The map is drawn based on the robot’s odometry, tf and scan information. These map data is drawn in the RViz window as the TurtleBot3 was traveling. After creating a complete map of desired area, save the map data to the local drive for the later use.

  1. Launch the map_saver node in the nav2_map_server package to create map files.
    The map file is saved in the directory where the map_saver node is launched at.
    Unless a specific file name is provided, map will be used as a default file name and create map.pgm and map.yaml.
    $ ros2 run nav2_map_server map_saver -f ~/map
    

The -f option specifies a folder location and a file name where files to be saved.
With the above command, map.pgm and map.yaml will be saved in the home folder ~/(/home/${username}).

The map is drawn based on the robot’s odometry, tf and scan information. These map data is drawn in the RViz window as the TurtleBot3 was traveling. After creating a complete map of desired area, save the map data to the local drive for the later use.

  1. Launch the map_saver_cli node in the nav2_map_server package to create map files.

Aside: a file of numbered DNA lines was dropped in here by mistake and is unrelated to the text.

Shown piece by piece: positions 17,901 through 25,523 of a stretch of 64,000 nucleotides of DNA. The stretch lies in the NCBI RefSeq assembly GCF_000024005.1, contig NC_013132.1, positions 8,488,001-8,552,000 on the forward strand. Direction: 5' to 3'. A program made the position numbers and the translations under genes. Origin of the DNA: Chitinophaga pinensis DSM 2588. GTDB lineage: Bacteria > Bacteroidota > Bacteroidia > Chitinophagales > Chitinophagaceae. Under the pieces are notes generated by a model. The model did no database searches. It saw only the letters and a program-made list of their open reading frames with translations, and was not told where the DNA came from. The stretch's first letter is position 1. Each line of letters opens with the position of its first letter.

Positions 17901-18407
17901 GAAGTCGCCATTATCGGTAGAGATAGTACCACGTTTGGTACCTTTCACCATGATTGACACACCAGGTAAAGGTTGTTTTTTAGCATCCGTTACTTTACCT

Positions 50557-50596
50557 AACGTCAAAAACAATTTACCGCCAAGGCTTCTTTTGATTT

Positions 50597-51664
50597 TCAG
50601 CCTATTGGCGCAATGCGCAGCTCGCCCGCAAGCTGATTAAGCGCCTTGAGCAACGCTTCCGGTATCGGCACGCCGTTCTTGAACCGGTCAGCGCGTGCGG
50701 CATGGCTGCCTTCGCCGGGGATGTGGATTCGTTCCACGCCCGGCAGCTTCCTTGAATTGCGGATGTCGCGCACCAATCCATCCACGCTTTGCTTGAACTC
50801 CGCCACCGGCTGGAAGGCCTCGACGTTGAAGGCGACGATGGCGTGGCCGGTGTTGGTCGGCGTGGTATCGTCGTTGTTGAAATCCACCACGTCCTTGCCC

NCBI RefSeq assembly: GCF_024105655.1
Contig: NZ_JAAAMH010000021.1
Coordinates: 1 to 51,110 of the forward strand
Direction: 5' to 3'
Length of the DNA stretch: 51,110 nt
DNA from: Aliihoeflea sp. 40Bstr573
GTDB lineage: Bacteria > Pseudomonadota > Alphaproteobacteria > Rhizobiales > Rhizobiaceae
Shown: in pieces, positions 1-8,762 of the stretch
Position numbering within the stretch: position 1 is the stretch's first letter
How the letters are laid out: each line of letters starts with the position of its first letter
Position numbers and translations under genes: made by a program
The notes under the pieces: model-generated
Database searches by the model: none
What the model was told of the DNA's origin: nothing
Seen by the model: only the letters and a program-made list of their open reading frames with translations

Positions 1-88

The map file is saved in the directory where the map_saver_cli node is launched at.
    Unless a specific file name is provided, map will be used as a default file name and create map.pgm and map.yaml.
    $ ros2 run nav2_map_server map_saver_cli -f ~/map
    

The -f option specifies a folder location and a file name where files to be saved.
With the above command, map.pgm and map.yaml will be saved in the home folder ~/(/home/${username}).

The map is drawn based on the robot’s odometry, tf and scan information. These map data is drawn in the RViz window as the TurtleBot3 was traveling. After creating a complete map of desired area, save the map data to the local drive for the later use.

  1. Launch the map_saver node in the map_server package to create map files.
    The map file is saved in the directory where the map_saver node is launched at.
    Unless a specific file name is provided, map will be used as a default file name and create map.pgm and map.yaml.
    > rosrun map_server map_saver -f %USERPROFILE%\map
    

The -f option specifies a folder location and a file name where files to be saved.
With the above command, map.pgm and map.yaml will be saved in the user directory. The user directory is stored in an environment variable %USERPROFILE%

Map